Playing in his second year in Hoquiam, Josephan Gonzalez is a tall right-handed pitcher for the Chinooks who just finished a stint at a small school in Arizona and is now looking for a new home. He throws a firm fastball in the 92-93 mph range — fast enough to scoot by some hitters, but on its own not enough to be successful at a higher level. He said he planned to use the summer season to add new pitches to his arsenal, hoping to eventually develop a six-pitch quiver.
During a break in the action Saturday, Gonzalez signed autographs for three young little leaguers who had wandered over from a game at a nearby field.
“It’s big, we don’t get a lot of this stuff in Hoquiam,” said 10-year-old Alonso Aguilar after receiving a signature.
The crowd of a few dozen at Olympic Stadium remained fairly sparse throughout the day, but Braden Ray, manager of the Llamas, said the turnout was promising compared to last season.
“It’s nice having fans here,” Ray said. “It makes the kids want to play better, want to flash the leather, want to get that hit, and it keeps them in check a little bit more.”
Ray, who served under Ueda-Pancheri at GHC as assistant baseball coach the past two seasons, said Olympic Stadium’s rich history is a large part of what drew him to coaching the Cascade league.
Olympic Stadium is the product of depression-era federal spending as part of FDR’s New Deal. Over the course of four months, 400 laborers built the stadium with fir trees logged on the Olympic Peninsula and milled in Hoquiam.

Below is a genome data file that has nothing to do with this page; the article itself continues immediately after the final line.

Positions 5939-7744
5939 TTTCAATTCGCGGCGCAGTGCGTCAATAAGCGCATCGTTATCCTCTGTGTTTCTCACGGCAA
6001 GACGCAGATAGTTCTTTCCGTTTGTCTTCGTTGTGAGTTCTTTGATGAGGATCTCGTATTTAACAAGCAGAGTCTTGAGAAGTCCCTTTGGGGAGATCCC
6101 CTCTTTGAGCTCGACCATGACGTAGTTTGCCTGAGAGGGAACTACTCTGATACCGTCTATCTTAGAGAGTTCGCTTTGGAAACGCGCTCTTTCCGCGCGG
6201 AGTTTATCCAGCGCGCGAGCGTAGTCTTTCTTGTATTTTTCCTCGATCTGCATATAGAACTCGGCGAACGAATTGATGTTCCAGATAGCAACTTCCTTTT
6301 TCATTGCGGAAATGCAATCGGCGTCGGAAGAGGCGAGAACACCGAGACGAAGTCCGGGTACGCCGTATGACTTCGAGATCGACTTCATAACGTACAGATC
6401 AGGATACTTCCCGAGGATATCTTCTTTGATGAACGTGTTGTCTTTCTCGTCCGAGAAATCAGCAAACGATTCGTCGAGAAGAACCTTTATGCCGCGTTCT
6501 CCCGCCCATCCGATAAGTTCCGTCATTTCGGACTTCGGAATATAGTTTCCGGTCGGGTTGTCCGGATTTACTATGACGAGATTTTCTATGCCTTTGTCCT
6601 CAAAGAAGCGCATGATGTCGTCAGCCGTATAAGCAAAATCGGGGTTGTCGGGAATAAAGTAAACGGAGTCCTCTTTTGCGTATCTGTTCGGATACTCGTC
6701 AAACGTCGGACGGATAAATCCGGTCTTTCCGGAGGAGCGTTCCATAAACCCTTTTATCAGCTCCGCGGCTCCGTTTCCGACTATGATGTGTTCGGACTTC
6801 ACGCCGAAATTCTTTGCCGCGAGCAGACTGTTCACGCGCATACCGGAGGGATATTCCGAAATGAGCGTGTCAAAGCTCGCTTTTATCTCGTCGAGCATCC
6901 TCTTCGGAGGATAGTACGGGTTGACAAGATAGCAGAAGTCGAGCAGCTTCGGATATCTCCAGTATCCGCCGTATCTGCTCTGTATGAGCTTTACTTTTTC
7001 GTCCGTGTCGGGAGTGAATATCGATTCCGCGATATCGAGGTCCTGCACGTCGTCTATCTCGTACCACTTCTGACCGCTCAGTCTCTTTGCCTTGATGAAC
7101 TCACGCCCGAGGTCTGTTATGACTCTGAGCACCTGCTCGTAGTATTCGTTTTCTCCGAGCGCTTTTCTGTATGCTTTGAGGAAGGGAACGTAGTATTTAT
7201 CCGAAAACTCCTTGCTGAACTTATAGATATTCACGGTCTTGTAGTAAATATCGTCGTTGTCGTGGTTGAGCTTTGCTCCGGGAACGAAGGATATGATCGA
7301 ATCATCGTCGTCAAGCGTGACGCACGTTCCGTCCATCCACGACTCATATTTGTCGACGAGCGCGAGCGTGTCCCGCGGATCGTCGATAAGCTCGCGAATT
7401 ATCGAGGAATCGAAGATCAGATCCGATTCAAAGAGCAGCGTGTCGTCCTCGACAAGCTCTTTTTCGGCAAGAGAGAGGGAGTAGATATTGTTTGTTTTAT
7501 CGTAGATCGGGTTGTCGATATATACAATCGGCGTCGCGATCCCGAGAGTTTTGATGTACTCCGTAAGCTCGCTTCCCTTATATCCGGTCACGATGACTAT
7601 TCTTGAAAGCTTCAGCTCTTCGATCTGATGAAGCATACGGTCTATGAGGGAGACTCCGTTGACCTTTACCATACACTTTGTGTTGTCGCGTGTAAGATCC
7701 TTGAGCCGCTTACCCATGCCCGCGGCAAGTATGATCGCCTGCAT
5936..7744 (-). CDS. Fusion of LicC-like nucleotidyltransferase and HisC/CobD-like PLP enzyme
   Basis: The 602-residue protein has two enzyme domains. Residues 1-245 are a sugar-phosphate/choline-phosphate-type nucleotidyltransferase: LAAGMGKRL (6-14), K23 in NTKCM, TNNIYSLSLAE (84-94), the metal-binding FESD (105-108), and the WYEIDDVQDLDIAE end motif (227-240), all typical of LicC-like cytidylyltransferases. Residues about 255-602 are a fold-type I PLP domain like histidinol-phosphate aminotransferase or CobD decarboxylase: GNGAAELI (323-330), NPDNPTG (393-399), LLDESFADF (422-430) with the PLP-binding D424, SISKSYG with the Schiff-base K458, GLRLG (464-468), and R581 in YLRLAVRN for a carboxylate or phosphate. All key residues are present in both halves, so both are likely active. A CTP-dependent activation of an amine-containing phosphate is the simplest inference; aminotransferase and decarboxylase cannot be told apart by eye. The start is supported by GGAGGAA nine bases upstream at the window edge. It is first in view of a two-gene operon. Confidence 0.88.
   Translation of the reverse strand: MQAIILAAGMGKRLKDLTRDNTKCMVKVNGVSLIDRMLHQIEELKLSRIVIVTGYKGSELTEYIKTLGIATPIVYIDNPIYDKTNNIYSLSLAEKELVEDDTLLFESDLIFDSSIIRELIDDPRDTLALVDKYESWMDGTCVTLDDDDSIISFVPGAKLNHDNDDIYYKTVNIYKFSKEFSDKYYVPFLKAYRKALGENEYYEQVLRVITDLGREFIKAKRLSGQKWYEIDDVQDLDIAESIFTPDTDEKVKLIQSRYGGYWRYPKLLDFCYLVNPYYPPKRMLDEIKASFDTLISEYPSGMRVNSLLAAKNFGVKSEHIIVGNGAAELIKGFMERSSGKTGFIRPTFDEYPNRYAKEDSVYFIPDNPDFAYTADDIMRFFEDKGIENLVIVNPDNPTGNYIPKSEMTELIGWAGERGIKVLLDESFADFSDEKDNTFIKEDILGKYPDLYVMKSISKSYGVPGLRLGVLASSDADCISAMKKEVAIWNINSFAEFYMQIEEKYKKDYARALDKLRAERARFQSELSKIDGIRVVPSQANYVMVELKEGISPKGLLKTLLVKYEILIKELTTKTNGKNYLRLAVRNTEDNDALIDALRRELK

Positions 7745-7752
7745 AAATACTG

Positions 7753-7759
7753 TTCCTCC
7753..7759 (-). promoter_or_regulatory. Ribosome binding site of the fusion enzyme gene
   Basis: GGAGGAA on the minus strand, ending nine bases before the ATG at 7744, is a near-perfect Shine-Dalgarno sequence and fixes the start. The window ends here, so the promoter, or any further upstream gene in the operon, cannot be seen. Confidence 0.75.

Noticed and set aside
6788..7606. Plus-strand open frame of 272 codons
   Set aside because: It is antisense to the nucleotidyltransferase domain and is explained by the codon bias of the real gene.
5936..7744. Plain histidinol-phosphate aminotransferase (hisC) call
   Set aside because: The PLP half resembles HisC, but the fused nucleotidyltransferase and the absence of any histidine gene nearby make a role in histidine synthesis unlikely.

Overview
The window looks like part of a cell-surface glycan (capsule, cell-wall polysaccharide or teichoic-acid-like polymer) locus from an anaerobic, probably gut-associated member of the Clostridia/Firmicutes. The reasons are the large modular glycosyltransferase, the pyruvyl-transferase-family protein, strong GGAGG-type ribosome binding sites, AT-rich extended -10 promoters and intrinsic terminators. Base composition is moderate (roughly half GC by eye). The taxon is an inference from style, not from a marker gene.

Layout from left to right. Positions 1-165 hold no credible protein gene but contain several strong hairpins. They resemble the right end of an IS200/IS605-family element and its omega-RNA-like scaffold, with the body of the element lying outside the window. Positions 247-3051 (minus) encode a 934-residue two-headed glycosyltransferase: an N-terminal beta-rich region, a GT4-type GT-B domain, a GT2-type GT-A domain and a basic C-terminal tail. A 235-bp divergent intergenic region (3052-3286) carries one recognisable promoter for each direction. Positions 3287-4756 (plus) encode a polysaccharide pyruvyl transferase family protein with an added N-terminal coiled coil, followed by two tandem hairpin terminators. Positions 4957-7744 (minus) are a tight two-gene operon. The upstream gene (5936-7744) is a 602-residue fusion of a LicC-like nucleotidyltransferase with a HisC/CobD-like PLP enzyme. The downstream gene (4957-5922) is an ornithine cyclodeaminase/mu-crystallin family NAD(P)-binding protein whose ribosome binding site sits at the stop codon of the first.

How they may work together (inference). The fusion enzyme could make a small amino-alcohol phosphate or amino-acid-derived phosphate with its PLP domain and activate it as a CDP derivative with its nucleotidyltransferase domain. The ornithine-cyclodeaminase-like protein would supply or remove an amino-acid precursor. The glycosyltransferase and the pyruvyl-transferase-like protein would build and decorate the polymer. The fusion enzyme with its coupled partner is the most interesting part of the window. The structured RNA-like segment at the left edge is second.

When the stadium was completed on the west side of Myrtle Street in the fall of 1938, nearly the entire town of Hoquiam, with just over 10,000 residents, could pack into the wooden grandstands. The same is true today, although the old stadium’s capacity is now 7,500.
Other large wooden stadiums were built around the same time period, but Olympic is one of the last of its kind. According to the National Register of Historic Places, Eric and Wendy Pastore, Hall-of-Fame experts on North American ballparks, note that Olympic Stadium is the largest all-wooden grandstand in the United States, and maybe in the world.
And unlike most regular season college leagues, the Cascade league uses wood bats. Upon solid contact, the crack of the bat bounces off a half-million board feet of old-growth timber, creating an extra-sweet sound, Ray said.
“The all-wood (stadium) just sounds better,” Ray said. “When there’s a pitcher that can kind of bring it a little bit, they can make this stadium pop. In my opinion, it sounds the way baseball is supposed to sound.”
Taiki Kondo, an outfielder who currently plays at Southwestern Oregon Community College, but is originally from Osaka, Japan, said he can “feel the history of the stadium.”
“This league is enjoyable,” Kondo said.
The Cascade Collegiate League will continue play with two games this Saturday, June 10 starting at 1 p.m., followed by four games on Sunday starting at 9 a.m. For a complete schedule, rosters and more information visit https://www.cascadecollegiateleague.com/.